Grease ensemble membersI approached Thursday's preview performance of Quad City Music Guild's Grease with preconceived opinions, not the least of which was that Grease is one of the few stage musicals that greatly improved in its transition to film. Not one of the half-dozen or so stage productions of this 1950's-themed high school musical I'd seen convinced me that the show was much good in its theatrical form; at best, I hoped for some notable performances in a musical I still wouldn't like. I didn't expect that great performances from the entire cast would have me re-thinking my entire opinion of Grease. They did.

Directed by Harold Truitt, much of the thrill of Music Guild's production lies in its pacing, especially in the first act. The show reached intermission before I expected it, leaving me a bit disappointed that I had to wait to continue on this fantastic theatrical ride. The second act hits a few minor pacing bumps, with lengthier scene changes and dialogue passages accompanying the plot holes and less linear storyline developments - some of the reasons I've long disliked the show. Yet while it was less well-paced in spots, Act II had no less energy than Act I, and carried this romping good time through to the end.

Taylor Wiebers and Andy Gibb Clark in GreaseMusic Guild's Grease is just so much fun, with a cast that seems to be having a good time making it so. As Danny, Andy Gibb Clark manages to balance a wide-eyed, uninhibited wonder during his scenes with Taylor Wiebers' Sandy, offering an aloof, condescending cockiness when his character is mugging for his buddies. While he had some pitch problems at times, Clark showcased great vocal tone, particularly on his "Alone at a Drive-In-Movie" solo. And Wiebers doesn't miss a wholesome or pure note as Sandy. Still in high school herself, Wiebers' singing ability, in my opinion, rivals some of the more seasoned singers who've graced the Prospect Park stage. 

The production's Pink Ladies, meanwhile, are deliciously delightful. Angie Mitchum is stunningly too-cool-for-school as Rizzo. and while her "There Are Worse Things I Could Do" starts off nicely enough, it soars when the actress lets loose and belts her way through the song's deeper emotions. (The only thing that distracted me in Mitchum's performance was her tendency to drop her character's aloof personality when singing in ensemble numbers.) Amber Vick's Frenchy is adorable in her naiveté, while Alexa Harris is notable for her consistent faux sophistication as Marty. It's Lisa Groves, however, who is easily the crowd favorite with her unassuming, happy-go-lucky Jan. She's funny in a truly charming way.

As for the Burger Palace Boys (known at the T-Birds in the film version), they're an appropriately odd but pleasing mix of tough and dorky. Eugene Pavinato's Kenickie almost out-cools Clark's Danny, really rocking vocally on "Greased Lightnin'." Ben Holmes, as Doody, arguably has the best comic delivery of the cast, eliciting large laughs during Thursday's preview. Dale Shake, as the prankster Roger, holds his humorous own opposite Groves, and Jordan Lipes - recently impressive in the Richmond Hill Barn Theatre's Marvin's Room - once again shows off his noteworthy acting skills as Sonny. The role, like Grease's others, may not require much nuance, but Lipes attacks it with abandon, as if he's not afraid to play it too big and look the fool. In so doing, he doesn't look the fool at all, and shines with the most personality of anyone on stage.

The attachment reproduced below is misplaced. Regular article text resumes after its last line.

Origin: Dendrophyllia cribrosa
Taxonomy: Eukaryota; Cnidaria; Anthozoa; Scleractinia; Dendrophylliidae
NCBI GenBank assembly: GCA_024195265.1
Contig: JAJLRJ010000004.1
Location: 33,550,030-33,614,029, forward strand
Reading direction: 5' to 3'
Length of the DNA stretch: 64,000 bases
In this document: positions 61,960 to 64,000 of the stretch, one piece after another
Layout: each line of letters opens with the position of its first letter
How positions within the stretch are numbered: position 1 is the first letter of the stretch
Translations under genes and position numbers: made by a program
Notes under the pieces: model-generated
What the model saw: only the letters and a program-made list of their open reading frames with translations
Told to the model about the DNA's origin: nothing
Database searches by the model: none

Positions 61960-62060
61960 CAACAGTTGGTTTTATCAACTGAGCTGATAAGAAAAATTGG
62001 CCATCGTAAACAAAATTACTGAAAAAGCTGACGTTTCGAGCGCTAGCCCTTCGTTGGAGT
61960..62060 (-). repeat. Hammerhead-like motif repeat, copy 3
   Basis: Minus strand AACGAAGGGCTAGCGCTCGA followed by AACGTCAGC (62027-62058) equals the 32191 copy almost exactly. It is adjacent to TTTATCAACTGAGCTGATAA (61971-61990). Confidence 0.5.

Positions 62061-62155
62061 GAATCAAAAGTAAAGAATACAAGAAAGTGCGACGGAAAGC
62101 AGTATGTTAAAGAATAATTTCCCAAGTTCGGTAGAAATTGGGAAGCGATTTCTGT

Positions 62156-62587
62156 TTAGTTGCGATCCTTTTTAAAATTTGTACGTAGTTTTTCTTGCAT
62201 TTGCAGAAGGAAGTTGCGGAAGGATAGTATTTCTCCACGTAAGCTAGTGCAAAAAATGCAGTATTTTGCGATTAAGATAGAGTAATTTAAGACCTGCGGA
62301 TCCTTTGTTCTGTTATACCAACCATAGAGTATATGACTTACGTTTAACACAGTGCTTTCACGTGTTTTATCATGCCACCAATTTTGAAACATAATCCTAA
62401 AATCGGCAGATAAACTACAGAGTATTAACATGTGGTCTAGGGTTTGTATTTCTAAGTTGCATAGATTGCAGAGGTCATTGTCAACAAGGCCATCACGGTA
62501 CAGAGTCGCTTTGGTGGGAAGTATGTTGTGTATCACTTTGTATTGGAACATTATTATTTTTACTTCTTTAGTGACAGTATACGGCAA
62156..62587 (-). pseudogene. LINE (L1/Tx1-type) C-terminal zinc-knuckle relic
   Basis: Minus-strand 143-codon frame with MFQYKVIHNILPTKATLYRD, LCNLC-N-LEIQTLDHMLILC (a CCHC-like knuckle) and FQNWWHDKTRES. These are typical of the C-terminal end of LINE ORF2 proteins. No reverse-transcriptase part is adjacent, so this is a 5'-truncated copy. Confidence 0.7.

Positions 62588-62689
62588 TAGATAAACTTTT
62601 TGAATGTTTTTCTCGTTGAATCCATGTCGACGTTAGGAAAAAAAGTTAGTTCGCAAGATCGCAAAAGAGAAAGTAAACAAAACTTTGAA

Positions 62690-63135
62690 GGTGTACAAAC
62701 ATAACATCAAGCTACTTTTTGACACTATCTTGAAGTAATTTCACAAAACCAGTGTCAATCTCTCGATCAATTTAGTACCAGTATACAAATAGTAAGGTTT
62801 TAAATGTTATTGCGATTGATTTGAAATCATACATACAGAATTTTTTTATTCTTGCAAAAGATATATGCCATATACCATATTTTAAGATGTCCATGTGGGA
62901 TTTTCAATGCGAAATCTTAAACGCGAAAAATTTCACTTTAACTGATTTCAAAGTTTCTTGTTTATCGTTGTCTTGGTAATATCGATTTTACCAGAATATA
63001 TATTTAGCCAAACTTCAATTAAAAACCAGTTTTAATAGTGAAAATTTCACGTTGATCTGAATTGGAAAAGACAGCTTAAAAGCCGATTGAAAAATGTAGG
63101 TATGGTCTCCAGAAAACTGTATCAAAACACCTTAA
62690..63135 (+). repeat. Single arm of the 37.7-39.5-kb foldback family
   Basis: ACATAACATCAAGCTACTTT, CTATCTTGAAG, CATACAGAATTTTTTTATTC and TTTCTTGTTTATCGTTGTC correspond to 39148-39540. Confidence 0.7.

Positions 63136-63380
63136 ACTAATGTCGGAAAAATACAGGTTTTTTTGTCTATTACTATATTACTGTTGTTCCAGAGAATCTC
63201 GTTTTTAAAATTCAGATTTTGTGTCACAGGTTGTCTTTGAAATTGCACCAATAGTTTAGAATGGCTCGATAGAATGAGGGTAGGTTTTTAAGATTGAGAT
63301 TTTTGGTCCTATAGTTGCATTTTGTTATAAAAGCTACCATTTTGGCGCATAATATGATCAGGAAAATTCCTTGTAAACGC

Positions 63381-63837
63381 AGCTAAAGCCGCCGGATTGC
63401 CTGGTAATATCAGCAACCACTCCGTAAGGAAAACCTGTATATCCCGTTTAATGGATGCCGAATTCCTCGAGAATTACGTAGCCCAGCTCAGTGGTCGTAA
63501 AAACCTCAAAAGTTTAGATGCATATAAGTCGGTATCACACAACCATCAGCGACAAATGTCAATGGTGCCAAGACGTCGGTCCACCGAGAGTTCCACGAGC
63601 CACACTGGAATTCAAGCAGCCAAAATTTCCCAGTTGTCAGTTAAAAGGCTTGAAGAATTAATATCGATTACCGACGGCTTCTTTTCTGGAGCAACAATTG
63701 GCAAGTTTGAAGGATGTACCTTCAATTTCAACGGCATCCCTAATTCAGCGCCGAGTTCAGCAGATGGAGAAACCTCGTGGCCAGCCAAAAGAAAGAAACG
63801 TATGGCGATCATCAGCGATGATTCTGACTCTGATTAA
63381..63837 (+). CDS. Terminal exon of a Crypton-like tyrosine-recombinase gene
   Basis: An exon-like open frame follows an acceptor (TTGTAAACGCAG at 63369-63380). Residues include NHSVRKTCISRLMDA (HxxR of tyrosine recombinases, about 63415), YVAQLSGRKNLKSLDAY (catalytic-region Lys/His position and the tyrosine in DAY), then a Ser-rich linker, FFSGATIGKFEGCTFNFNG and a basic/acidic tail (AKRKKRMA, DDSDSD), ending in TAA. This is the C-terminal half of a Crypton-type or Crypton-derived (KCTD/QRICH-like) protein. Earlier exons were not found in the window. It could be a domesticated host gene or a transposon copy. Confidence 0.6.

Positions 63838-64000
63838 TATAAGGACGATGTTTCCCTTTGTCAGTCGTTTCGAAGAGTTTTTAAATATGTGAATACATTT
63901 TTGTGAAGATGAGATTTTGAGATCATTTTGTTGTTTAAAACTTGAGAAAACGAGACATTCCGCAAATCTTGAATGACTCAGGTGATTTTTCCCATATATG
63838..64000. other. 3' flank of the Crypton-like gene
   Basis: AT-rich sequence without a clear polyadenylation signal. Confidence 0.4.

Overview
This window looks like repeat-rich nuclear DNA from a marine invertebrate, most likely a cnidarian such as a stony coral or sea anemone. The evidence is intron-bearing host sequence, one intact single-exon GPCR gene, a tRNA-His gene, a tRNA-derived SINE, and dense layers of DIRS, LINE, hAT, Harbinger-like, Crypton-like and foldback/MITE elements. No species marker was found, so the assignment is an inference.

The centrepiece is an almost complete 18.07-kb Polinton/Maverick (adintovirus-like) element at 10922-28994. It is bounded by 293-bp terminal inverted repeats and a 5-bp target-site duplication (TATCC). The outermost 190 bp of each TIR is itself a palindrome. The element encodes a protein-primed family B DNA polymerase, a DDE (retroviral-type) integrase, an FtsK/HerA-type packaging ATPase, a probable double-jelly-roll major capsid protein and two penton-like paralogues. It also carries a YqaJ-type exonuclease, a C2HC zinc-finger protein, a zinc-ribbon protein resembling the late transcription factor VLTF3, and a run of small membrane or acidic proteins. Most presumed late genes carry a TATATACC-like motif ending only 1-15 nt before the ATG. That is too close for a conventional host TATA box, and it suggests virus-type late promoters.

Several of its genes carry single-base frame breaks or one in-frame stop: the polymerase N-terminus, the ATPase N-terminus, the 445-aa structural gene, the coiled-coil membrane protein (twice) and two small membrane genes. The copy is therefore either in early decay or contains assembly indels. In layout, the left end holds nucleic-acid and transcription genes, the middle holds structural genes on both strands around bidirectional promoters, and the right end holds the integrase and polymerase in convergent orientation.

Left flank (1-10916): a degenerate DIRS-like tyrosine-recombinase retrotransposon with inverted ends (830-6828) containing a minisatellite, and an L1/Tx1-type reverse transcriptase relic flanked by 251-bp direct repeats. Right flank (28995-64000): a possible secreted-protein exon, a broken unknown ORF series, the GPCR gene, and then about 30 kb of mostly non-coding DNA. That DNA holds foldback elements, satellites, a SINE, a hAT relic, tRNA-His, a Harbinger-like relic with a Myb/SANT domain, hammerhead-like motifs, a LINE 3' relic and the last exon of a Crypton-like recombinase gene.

Lisa Groves, Alexa Harris, Angie Mitchum, and Amber Vick in GreaseSusie Adams' choreography is arguably too simple at times, but includes just enough nods to the film's choreography to be pleasingly familiar, while mixing in her own variations to amp up the fun factor. Michelle Heaton's costumes are striking, especially the 70's-styled dresses in the opening scene, Rizzo's provocative apparel, and the dresses worn to the high school hop. (One minor exception: rather than looking like a 1959 sexpot, Sandy's post-makeover ensemble makes her look like she's ready to star in an 80's music video.)

Thanks to Truitt's production, I have seen the light, and understand why Grease - in its stage form - has been so popular over the years. Music Guild's Grease isn't just the word, it's also a revved-up, high-octane, tuned-up good time.

For tickets and information, call (309)762-6610 or visit

Thom White covers entertainment news for WQAD Quad Cities News 8.

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